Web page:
Since older, more mature leaves have had more time for this deposition, they contain up to 20 times more fluoride than younger tea leaves.

Anit-Oxidant EGCG Level in Tea Leaves

The powerful anti-oxidant epigallocatechin gallate (EGCG) present in tea is responsible for health benefits such as lowering LDL and has anti-cancer properties.

The level of EGCG decreases in more mature tea leaves, giving us further reason to prefer younger tea leaves.

Fluoride Content in Different Types of Tea

Type of Tea
Age of Tea Leaves
Fluoride Content
Green tea
not allowed to oxidize, preserves flavonoids, catechins and polyphenols associated with health benefits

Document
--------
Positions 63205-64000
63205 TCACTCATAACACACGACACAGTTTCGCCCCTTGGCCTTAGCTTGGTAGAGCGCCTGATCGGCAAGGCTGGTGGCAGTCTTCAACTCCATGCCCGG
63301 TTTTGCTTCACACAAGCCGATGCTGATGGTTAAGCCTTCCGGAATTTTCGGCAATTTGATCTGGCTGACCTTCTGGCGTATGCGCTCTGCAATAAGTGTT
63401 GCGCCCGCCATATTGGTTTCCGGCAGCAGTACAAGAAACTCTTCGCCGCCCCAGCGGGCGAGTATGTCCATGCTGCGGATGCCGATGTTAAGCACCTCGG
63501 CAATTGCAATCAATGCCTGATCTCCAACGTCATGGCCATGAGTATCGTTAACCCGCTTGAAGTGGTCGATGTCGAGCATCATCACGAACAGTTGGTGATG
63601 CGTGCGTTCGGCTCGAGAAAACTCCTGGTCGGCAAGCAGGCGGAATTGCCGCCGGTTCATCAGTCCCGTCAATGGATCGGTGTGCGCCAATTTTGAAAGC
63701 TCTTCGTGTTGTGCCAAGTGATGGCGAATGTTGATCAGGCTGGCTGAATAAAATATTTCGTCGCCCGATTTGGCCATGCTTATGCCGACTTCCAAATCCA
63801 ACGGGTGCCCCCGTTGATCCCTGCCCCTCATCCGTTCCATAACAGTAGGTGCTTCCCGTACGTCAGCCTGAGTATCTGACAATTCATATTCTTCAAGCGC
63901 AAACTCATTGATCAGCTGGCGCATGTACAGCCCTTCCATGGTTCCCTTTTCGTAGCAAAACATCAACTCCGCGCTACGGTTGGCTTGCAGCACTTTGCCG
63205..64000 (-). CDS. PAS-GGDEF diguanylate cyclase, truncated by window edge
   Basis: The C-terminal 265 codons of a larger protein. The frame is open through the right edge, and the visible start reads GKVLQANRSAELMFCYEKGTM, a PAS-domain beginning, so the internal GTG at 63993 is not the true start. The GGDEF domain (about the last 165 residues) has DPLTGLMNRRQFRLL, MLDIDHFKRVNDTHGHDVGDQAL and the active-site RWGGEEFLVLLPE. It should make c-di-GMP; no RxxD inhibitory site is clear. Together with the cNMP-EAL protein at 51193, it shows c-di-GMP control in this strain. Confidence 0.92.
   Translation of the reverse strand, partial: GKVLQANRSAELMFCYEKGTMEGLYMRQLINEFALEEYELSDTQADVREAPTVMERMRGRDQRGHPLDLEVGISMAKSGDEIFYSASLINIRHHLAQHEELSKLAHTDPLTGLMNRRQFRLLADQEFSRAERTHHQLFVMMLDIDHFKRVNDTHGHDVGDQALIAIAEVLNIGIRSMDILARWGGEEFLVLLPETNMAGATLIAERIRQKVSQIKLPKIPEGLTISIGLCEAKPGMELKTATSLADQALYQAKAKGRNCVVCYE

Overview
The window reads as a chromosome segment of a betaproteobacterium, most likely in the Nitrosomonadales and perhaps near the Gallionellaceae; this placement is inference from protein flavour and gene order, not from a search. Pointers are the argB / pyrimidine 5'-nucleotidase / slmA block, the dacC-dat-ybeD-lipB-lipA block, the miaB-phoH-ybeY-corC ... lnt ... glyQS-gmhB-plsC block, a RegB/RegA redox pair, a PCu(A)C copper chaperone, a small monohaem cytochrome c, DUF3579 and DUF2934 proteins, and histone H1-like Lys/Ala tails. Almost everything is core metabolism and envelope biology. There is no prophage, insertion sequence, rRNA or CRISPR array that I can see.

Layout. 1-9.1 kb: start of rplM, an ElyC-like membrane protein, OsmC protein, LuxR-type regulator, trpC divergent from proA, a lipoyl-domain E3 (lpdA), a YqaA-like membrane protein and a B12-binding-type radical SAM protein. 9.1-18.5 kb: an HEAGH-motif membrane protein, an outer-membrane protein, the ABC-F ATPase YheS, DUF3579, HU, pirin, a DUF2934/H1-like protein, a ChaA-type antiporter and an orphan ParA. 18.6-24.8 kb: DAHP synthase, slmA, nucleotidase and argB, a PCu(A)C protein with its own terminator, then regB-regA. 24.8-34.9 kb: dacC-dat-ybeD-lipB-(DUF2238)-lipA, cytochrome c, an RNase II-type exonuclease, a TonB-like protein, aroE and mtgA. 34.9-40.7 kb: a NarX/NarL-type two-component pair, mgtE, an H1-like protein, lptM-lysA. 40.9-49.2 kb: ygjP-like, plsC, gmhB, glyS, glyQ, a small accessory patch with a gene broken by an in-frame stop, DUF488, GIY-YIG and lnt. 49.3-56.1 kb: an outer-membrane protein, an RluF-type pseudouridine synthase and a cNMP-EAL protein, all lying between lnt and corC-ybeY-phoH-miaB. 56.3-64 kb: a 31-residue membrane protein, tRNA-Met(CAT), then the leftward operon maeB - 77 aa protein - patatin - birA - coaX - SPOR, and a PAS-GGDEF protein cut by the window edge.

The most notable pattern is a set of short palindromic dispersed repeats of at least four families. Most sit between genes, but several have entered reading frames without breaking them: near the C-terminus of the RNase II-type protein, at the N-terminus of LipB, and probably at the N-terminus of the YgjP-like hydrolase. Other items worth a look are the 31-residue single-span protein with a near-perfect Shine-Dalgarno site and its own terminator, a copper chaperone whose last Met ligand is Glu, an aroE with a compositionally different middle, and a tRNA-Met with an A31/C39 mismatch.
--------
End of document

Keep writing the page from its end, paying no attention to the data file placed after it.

Black tea
leaves oxidize after harvest to create unique flavors
Oolong tea
oxidation time between green and black tea to create smooth flavors
White tea
buds and young leaves
3x more antioxidants than green or black tea
Herbal tea
herbal tea is not made from a true tea plant
made from flowers, roots, herbs, etc.

See Linus Pauling Institute website for more detailed fluoride content of teas.

Loose leaf tea is the highest quality tea and healthiest option.
Loose leaf tea is the highest quality tea and healthiest option. | Source

Quality of Tea and Fluoride Content

Younger tea leaves are used in higher quality teas and contain lower fluoride levels.

See the list from the highest quality to lowest quality.

  1. Loose leaf tea ~ Best Quality
  2. Tea dust (tea bags)
  3. Bottled tea (fluoride in water plus fluoride in tea)
  4. Brick tea (oldest leaves formed into brick shape) ~ Lowest Quality

Japanese green tea has lower levels of fluoride than Chinese green tea due to fluoride levels in soil aborbed by the tea plant.